Brock University-led study confirms link between the number of older brothers and increased odds of being gay, and demonstrates the effect is womb-based
News from Brock University in St. Catharines, Ontario
Posted December 11th, 2017 on Niagara At Large
Niagara, Ontario – Groundbreaking research led by a team from Brock University has further confirmed that sexual orientation for men is likely determined in the womb.
In the first-ever laboratory study of mothers of gay men, the research was prompted by more than two decades of statistical data examining the ‘older brother effect’ which shows that biological older brothers — but not older sisters — increase the odds of homosexuality in later-born males.
The study, “Male Homosexuality and Maternal Immune Responsivity to the Y-Linked Protein NLGN4Y,” was published Monday, Dec. 11 in the journal Proceedings of the National Academy of Sciences.
Brock Health Sciences Professor Tony Bogaert, lead researcher on the project, said the new study has produced some of the most significant findings in men’s sexual orientation research in the past 10 or 15 years. The team included researchers from Harvard and the University of Toronto.
“The implications of this study, especially if and when it is replicated by an independent team, are profound,” said Bogaert. “Along with more deeply understanding the exact origin of the older brother effect, it helps solidify the idea that, at least in men, there’s a strong biological basis to sexual orientation.
“This is the culmination of more than 20 years of research where we started looking at the older brother, or fraternal birth order, effect. The current study adds to the growing scientific consensus that homosexuality is not a choice, but rather an innate predisposition.”
Bogaert, an internationally recognized expert in human sexuality, said the study is groundbreaking for at least two major reasons:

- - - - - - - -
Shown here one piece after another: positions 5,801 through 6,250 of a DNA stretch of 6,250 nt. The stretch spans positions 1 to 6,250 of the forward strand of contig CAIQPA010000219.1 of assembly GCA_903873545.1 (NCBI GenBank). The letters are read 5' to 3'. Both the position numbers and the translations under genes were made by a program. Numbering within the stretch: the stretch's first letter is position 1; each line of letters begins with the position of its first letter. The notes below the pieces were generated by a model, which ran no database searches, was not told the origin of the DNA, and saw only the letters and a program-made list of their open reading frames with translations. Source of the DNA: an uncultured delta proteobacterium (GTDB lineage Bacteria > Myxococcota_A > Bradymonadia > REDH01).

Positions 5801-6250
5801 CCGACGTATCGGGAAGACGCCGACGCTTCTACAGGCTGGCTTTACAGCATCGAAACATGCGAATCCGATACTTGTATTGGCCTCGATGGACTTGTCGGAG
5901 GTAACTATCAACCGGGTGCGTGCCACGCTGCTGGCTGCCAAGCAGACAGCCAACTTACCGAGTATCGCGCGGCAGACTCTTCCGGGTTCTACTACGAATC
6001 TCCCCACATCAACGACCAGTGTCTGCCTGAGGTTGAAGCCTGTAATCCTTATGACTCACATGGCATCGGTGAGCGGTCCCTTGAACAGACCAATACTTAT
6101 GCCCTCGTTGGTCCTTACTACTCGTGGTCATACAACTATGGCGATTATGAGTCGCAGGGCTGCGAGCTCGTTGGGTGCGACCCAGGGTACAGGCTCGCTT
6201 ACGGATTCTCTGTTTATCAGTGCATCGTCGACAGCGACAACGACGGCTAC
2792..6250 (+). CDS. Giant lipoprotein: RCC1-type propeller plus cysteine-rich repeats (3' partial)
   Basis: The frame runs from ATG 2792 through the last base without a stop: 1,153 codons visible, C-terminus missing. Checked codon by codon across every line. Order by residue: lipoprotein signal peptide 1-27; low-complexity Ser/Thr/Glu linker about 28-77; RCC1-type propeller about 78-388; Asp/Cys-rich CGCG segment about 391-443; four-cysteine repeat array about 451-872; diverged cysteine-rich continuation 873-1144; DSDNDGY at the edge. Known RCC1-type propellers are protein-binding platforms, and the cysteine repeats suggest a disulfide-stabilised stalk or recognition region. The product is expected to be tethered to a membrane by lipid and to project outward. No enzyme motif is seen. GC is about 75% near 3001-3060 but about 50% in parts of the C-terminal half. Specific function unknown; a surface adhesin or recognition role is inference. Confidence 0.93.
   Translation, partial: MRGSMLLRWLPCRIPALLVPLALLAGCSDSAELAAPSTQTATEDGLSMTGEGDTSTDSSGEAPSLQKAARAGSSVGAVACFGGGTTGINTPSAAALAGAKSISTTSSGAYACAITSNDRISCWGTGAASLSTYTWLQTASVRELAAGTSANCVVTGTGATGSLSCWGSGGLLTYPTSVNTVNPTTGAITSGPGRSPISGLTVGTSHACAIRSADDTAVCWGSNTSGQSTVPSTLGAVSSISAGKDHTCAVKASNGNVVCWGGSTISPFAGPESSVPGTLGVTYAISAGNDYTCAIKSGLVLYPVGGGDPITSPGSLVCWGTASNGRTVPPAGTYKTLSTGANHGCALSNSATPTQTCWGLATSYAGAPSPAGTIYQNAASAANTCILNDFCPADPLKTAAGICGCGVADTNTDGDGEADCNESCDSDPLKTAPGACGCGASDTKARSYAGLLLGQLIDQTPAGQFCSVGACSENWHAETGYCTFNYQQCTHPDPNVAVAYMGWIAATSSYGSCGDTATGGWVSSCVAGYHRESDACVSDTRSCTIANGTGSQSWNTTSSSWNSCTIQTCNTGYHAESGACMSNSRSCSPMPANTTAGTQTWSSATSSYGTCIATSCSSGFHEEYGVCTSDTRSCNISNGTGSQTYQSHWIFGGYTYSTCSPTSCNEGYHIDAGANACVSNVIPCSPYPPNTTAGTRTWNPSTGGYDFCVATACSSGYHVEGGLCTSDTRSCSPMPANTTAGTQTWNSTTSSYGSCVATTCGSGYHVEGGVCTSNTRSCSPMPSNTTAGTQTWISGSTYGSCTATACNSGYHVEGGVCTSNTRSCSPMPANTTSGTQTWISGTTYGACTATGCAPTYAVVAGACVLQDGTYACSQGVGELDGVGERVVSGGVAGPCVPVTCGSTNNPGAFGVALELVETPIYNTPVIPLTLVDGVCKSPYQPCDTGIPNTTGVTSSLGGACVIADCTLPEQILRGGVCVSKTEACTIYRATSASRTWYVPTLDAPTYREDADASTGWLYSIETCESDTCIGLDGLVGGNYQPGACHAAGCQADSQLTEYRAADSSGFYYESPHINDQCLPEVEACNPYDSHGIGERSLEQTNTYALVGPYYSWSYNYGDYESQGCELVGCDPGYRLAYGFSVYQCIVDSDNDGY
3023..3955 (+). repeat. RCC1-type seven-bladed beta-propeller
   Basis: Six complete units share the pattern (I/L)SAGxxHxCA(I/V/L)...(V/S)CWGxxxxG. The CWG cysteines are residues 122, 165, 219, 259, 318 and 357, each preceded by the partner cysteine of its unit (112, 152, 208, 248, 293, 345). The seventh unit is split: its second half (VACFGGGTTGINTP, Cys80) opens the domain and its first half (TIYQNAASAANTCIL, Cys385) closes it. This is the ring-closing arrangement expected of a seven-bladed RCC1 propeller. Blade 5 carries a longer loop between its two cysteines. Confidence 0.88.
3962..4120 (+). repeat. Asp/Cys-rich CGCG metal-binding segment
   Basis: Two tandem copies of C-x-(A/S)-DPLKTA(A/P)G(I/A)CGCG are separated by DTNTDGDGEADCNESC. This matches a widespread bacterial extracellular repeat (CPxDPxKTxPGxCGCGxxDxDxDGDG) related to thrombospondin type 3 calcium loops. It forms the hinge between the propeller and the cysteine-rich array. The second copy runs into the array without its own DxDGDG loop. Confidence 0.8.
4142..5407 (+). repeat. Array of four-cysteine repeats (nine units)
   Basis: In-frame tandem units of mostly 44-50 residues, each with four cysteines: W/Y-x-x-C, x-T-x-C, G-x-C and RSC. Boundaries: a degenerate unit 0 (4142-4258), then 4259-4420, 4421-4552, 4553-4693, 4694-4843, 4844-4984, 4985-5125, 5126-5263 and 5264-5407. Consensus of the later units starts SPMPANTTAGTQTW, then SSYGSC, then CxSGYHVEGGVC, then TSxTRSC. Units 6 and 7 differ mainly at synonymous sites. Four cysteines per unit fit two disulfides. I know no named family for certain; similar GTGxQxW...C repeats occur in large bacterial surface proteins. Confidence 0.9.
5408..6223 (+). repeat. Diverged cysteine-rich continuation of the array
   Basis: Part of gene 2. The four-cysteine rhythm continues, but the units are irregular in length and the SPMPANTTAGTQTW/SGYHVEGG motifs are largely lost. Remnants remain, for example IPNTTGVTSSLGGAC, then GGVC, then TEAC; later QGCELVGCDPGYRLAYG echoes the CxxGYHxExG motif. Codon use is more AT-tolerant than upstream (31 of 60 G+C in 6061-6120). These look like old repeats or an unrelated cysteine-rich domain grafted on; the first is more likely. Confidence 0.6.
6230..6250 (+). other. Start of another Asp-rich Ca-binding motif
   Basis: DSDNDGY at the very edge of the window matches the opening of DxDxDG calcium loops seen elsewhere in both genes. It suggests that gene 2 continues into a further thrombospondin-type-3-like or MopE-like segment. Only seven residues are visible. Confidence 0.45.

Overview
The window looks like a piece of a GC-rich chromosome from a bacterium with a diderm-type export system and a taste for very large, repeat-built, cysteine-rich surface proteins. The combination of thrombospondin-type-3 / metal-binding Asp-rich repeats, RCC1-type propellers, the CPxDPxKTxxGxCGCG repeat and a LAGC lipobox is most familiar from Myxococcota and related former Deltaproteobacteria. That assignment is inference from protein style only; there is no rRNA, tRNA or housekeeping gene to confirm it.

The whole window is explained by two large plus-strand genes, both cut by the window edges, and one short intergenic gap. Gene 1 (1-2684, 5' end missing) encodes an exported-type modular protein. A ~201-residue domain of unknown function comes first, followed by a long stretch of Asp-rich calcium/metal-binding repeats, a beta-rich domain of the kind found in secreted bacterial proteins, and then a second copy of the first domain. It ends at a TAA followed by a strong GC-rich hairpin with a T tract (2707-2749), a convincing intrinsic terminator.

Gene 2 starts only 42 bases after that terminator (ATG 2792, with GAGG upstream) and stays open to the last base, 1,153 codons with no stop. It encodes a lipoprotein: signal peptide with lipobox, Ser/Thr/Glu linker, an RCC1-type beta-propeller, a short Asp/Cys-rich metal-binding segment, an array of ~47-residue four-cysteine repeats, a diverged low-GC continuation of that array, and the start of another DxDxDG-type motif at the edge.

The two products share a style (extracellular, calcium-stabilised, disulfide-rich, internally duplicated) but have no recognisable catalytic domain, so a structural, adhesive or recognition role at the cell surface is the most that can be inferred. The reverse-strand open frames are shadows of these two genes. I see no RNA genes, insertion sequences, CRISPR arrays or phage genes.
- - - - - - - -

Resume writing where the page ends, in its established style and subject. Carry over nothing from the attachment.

- It supports the conclusion, suggested by previous studies, that genes alone do not completely account for homosexuality.
- It suggests that immunological factors should be considered along with genetic and hormonal factors as possible biological influences on sexual orientation.
Joining Bogaert from Brock were Health Sciences Assistant Professor Adam MacNeil, Health Sciences PhD student José Gabrie, Psychology PhD students Malvina Skorska (now at University of Toronto) and Mark Hoffarth (now at New York University). The team also included Harvard’s Chao Wang and University of Toronto’s Doug VanderLaan, Ken Zucker and Ray Blanchard.
Bogaert said that since the older brother effect was first discovered two decades ago, many studies have replicated it, including cross-cultural ones. But when a Bogaert research project 10 years ago strongly indicated that the older brother effect in men was likely biological in origin, he saw the need to look at prenatal factors, and set out to test the major biological theory explaining this effect through a lab study.
The team of psychologists and immunologists tested 16 women with no sons, 72 mothers with heterosexual sons, 31 mothers of gay sons with no older brothers, 23 mothers of gay sons with older brothers, and a control group of 12 men.
The women’s antibody reactivity was measured to two proteins (PCDH11Y and two forms of NLGN4Y) found only in males, both of which are expressed in the male fetal brain.
The team found that mothers of gay sons, especially those with older brothers, had significantly higher antibody levels to both forms of NLGN4Y than did the control samples of women, including mothers of heterosexual sons.
“It seems that some women during their first male pregnancy, or just after their first male birth, begin to detect this foreign substance (the NLGN4Y protein) and start to develop an immune response. And then later, with further male pregnancies, the high levels of antibodies directed toward this substance may change brain development in these later born males,” Bogaert said.
This confirms that the older brother effect is very likely immunological in origin.
“We think it’s very important to understanding male sexual orientation,” said Bogaert. “It speaks to the mechanisms of sexual orientation development.”
However, the psychologist cautions that the effects are modest and the likelihood of a male child being born gay is still small — even if they have multiple male siblings
“The vast majority of men with older brothers are still heterosexual, but it says something very broad about sex and gender development.
Bogaert says the NLGN4Y protein is likely very significant to male brain development, and will need to be examined further.
“NLGN4Y probably plays a role in how male nerve cells communicate with one another. So, it could potentially affect brain structures associated with attractions to others. And a maternal immune response might alter typical functioning of these structures in a male fetus.”
He also hopes the study is replicated in the near future.
“We think it’s as important as any piece of sexual orientation research in the past 10 or 15 years, but it still needs to be replicated by an independent lab to verify it.”
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